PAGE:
We decided to drive through Honduras in one day. Not because it is one of the most dangerous countries in Central America, but more because we want to concentrate mainly on surfing for the limited time we have left in Central America.
To be able to master such a day with two border crossings and a driving distance of 320 km on roads that are unknown to us and perhaps not easy to drive on, you have to plan some stuff in advance.
A few days earlier, we had to fill in a form for entering Nicaragua - a gap text in word format. The day before the border crossing we drove to El Cuco (El Salvador). A popular surfer's village which for us is only a starting point near the border. The destination at the end of the day is Jiquilillo, the northernmost village of Nicaragua on the Pacific Ocean. Specifically, Rancho Esperanza a hostel with affordable camping facilities, that convinced us the most on the iOverlander app.
Get up early and leave to be at the border as early as possible is the motto. Our schedule: In worst case, 3 hours per border crossing. 3h 40min driving time according to maps.me app which we multiply by an experience factor of 1.8 - tank, food and toilet stops as well as slower driving speed due to difficult road conditions or traffic jams.
Especially the road in Honduras is a big question mark because it is still under construction and many construction sites could delay the trip. 12h in total. Speak from 6 o' clock in the morning until 6 o' clock in the evening, just before it gets dark, because driving at night is not an option. The plan could work.
At 6:30 am we leave El Cuco for the border. It's Sunday. It's no coincidence because until now we used to drive on Sundays across national borders in the belief that there is less work traffic which could slow down our journey.
On the border to Honduras we pass a relatively short column of trucks on the opposite lane. One tourist vehicle per truck is a rule of thumb. We take this right.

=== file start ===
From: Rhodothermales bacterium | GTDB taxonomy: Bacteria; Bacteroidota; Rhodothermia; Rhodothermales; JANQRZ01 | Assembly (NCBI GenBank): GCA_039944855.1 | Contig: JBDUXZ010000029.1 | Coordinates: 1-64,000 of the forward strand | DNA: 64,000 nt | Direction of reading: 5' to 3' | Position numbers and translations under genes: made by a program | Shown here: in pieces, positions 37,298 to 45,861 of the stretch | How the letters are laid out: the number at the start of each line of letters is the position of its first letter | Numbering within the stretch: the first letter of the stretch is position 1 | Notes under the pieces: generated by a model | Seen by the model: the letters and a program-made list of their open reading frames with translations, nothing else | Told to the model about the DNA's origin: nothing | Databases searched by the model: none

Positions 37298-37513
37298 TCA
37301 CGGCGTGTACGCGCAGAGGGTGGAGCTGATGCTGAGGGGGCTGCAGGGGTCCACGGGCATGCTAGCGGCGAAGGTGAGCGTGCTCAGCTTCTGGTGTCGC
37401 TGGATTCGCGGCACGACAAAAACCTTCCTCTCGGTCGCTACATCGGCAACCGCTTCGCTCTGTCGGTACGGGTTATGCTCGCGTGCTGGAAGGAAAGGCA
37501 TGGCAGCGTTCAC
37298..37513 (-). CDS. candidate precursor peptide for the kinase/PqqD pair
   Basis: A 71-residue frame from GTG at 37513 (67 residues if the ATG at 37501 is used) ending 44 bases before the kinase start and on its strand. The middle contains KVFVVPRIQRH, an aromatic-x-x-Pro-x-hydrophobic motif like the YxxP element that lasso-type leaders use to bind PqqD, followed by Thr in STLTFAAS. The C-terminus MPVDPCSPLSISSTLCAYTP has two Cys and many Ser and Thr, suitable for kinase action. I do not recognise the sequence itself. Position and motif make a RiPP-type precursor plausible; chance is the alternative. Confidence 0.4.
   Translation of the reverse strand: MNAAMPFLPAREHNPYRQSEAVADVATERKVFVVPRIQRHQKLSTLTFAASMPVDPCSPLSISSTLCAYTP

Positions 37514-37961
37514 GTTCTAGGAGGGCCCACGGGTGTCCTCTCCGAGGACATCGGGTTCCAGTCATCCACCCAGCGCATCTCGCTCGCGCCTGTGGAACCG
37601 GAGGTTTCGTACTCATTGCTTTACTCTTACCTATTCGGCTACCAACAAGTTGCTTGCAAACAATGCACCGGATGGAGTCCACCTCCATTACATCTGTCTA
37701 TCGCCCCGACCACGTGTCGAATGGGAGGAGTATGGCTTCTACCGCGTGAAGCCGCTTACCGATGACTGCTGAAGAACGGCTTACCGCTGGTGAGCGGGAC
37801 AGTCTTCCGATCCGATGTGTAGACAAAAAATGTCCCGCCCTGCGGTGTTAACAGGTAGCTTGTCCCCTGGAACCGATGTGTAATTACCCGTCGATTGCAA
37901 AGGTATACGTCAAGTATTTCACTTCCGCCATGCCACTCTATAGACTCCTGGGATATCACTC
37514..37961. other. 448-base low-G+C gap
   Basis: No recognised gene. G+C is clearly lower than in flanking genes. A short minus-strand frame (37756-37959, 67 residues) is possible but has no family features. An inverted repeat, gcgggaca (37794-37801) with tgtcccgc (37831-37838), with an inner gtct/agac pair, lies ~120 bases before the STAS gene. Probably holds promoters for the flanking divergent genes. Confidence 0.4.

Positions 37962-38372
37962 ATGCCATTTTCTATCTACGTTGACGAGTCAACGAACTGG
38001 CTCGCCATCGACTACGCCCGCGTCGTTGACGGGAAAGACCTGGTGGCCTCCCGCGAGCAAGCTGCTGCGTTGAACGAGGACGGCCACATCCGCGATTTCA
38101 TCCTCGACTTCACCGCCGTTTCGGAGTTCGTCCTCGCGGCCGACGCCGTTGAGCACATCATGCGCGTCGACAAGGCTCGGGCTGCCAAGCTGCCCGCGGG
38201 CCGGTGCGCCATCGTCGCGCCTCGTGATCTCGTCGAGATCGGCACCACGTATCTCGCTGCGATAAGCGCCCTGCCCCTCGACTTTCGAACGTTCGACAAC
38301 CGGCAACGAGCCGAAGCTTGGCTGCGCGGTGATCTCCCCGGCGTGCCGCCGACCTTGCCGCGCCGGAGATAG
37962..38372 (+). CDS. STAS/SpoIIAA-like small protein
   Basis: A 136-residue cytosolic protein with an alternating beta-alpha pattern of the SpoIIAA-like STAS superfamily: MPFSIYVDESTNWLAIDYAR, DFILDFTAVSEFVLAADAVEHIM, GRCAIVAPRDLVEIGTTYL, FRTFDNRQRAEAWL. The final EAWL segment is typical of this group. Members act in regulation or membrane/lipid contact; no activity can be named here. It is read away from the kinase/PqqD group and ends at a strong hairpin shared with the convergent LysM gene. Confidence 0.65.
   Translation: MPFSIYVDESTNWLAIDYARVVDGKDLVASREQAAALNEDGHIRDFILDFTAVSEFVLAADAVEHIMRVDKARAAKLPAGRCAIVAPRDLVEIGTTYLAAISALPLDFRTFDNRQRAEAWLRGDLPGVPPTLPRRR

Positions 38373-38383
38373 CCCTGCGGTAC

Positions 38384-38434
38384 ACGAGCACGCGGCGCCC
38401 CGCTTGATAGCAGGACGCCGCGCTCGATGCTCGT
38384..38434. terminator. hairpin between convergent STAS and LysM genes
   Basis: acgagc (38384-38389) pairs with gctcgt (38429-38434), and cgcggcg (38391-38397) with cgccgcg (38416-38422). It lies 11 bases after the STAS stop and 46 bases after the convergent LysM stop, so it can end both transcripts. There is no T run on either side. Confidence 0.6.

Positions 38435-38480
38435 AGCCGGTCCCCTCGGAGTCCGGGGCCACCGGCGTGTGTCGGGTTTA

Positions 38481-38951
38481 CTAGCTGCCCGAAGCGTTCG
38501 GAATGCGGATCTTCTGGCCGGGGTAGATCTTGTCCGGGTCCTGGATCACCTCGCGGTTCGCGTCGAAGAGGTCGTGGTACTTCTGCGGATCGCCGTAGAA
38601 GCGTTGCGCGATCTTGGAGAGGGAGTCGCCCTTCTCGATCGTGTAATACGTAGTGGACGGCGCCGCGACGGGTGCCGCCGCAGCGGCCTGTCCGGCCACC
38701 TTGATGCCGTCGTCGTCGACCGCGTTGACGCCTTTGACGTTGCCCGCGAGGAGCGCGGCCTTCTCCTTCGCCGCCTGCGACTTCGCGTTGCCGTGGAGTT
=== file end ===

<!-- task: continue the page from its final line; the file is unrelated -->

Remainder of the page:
After the truck column, a border guard tells us to drive aside. Immediately one of the unofficial helpers stands at the car window to support us for a tip at the paperwork. Normally we do it all by ourselves, which is quite feasible, but this one can hardly be dismissed. First we need a copy of the vehicle import documents from El Salvador, and then we will have our vehicle title copied because we don't have many copies of it left. At a counter, an official checks the temporary import papers, signs and stamps them. We must have these copied again in threefold. The original will be checked and signed by the border guards before we can proceed. Our helper insists that we change to a generous exchange rate for the next border stations at his colleague, who is standing next to him with a thick bundle of banknotes of different currencies. We know better and keep our USD. After a few kilometres Douglas is searched by two nice policemen and his dog. We show our passport and can continue to the counter where the departure is confirmed on a receipt. A little further down the road, we are taken off the receipt and allowed to drive to the border post of Honduras. Here we are stopped by a man in a t-shirt, give him more involuntarily passport, title and import paper and follow him to the border post. For vehicle imports, which takes up most of the time, we show the person in charge our van and let him or her compare the relevant vehicle numbers. We'll go to passport control, pay $3 each and get a stamp. Now we have to copy the stamped page and my ticket. Copies are required twice for vehicle import. After some time of waiting and 45 USD handling fee, we can continue with the new import paper. A few hundred metres further on, this paper is checked again by a police officer. It's done - we're in Honduras and after only two hours at the border.
The drive through Honduras is, unlike feared, quite pleasant, the roads are newly paved up to a short last section and the traffic jams due to building sites are kept within limits.
Now the whole game starts all over again, but the queues at the counters are much longer and some of the trucks block the passage. At the border to Nicaragua, Douglas' wheels are sprayed with chemicals (fumigation), the receipt and a declaration form that we have to fill out is important. Unlike other places, the rest of the transition is in and around the same building. Check your passport and import document, get copies taken out, check confirmation of the Word document, find out an official who takes time to look into the van and sign the declaration form, in to complete the vehicle import. At the ATM next door we pick up Cordobas (the currency of Nicaragua) and USD as an emergency reserve. At the exit we are checked for passport and import paperwork and the exhausting entry from El Salvador via Honduras to Nicaragua is finished. After an hour and a half drive, towards the sunset, we reach our destination. Rancho Esperanza just before Jiquilillo, an absolutely idyllic place where we will surprisingly feel at home for a whole week.